Submitted by Charles Hugh Smith from Of Two Minds
Is Capitalism Incompatible with Democracy?
Failure and losses are the essential feedback in capitalism which clears the way for success and innovation. Eliminate losses and failure by changing the rules to protect either an Elite or the majority and you doom the system to collapse.
Is the marriage of capitalism and democracy doomed to discord? The question has been pawed over many times, but longtime correspondent M.M. recently summarized the core issue very neatly:
Isn't capitalism actually incompatible with democracy?
Some wise person said "Capitalism without failure is like Christianity without hell."
I agree. Failures are an essential part of the workings of capitalism. But what happens if a very large group invests in a false or foolish enterprise, for example 70% of the citizens become involved in that undertaking. Democracy allows those 70% to change the rules instead of accepting their failure...
Capitalism can be subverted by either an Elite or the majority. Marx traced out how Capital (wealth) naturally consolidates into monopolies or cartels (shared monopolies). These concentrations of wealth then buy political influence via campaign contributions, armies of lobbyists and the full spectrum of cronyism: sweetheart deals, envelopes of cash, revolving doors between the cartels and their regulators, plum jobs for lazy nephews and so on.
This base corruption of the Central State, which is now the dominant force in the economy, allows Elites to change the rules rather than accept failure (also known as losses). Thus we have Crony Capitalism: profits are private and yours to keep, losses are transferred to the taxpaying public.
This mechanism is well known and catches most of the attention. But M.M. highlighted the way the democratic majority can subvert capitalism. This is generally ignored for the simple reason that most commentators are part of the majority subverting capitalism to benefit their own self-interest.
This leads to a terminal state of self-delusion and self-justification: Half of US social program recipients believe they "have not used a government social program" (via Patrick.net)
Two examples that come to mind are the housing bubble and Medicare. Slightly more than two-thirds (65%) of U.S. households "own" a home. (The quotes denote the paucity of actual ownership if the mortgage exceeds the value of the home. In that case, it's more like a lease with a balloon payment.) This super-majority is keenly interested in maintaining housing subsidies and any policies aimed at re-inflating the housing bubble: zero-rate interest policy (ZIRP), government-guaranteed mortgages to marginally qualified buyers, and so on.
The fact that this "changes the rules" so failure (the accepting of losses, bankruptcy, etc.) is voided or transferred to the public ledger is perfectly acceptable to the majority of homeowners pining for a return to bubblicious prices.
Their self-interest is misplaced, of course, because when you change the rules to protect yourself from losses, the market can never clear itself of rot and deadwood, and so the system becomes a zombie market dependent on a steady transfer of losses to the taxpaying public. This transfer of risk to the system eventually leads to systemic collapse.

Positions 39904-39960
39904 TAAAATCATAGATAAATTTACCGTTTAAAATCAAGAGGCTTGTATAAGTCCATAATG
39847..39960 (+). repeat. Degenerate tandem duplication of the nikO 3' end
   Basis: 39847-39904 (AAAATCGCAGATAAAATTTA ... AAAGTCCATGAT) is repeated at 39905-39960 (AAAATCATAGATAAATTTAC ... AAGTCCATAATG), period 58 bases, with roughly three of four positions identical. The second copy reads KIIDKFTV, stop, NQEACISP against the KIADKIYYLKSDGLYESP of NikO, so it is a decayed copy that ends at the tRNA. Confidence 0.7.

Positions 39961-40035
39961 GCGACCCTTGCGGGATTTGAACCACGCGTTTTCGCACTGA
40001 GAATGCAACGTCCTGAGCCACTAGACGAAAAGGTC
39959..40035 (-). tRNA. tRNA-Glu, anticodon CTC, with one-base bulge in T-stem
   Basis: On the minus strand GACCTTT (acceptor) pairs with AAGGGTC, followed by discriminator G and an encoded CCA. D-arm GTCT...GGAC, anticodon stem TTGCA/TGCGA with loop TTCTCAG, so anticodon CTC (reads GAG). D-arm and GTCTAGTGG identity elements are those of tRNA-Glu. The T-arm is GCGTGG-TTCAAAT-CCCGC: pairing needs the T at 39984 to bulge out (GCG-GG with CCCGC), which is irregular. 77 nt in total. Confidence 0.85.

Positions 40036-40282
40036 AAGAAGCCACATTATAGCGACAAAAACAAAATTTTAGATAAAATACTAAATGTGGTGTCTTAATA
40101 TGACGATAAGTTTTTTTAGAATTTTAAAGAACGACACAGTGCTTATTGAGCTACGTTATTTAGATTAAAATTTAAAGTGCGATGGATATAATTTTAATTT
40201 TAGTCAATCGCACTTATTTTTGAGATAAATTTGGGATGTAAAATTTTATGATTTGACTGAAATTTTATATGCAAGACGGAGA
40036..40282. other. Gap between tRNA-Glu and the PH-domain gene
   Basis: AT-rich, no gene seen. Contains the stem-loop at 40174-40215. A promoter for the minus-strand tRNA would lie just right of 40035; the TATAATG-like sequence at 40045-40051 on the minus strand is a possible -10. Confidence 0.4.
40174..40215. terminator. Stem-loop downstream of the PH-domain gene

I have reported on Medicare's fundamental unsustainability in depth: That Which is Unsustainable Will Go Away: Medicare (May 16, 2012). Though nobody knows because only a tiny sliver of transactions are audited, it seems about 40% of Medicare's expenses are fraud--phantom patients, phantom clinics, phantom tests, and so on. Another chunk is squandered on unproductive or even counterproductive tests, procedures and medications.
Recall that Medicare and Social Security are "pay as you go" entitlements: the "trust funds" are pure propaganda illusions, as any shortfalls are funded just like any other government agency, by the Treasury selling bonds.
The typical recipient pays in perhaps 10% ($30,000) of the average payout ($300,000-$500,000) in a lifetime of working. The system only functions in the long-term if the worker-beneficiary ratio is close to 10-to-1. It is now roughly 1-to-1, with 100 million Medicare/Medicaid benficiaries and 115 million full-time private-sector workers.
Once a majority of the voters believe they are entitled to something that is "too good to be true" (housing market bubbles, entitlements that pay 10X what is paid in, etc.) then they will refuse to accept its demise. But that which is unsustainable will go away, one way or another; keep changing the rules to avoid failure and what happens is the "too good to be true" system brings down the entire State, economy and nation.
This leads to a fundamental conclusion: In a sustainable system of democracy and capitalism, the Central State's sole role is to protect the commons and enforce and enable competition, transparency, accountability, open markets and dissent. It cannot redistribute funds, as those disbursement streams will quickly fall under the control of wealthy Elites, nor can it distribute entitlements, as those will soon attract super-majorities that demand the rules be changed to protect their share of the unsustainable swag.
The Central State cannot be in the "business" of "managing" the economy, as the mechanisms of this management will quickly fall under the control of wealthy Elites or demagogue politicians promising "too good to be true" riches to a super-majority.
Those in the super-majority are delighted to blame the Elites for everything rotten while holding themselves blameless in the subversion of capitalism's key mechanisms (transparency, accountability, failure, loss and clearing the market) to protect their share of the "too good to be true" swag.
I cover these topics more in depth in my latest book Resistance, Revolution, Liberation: A Model for Positive Change.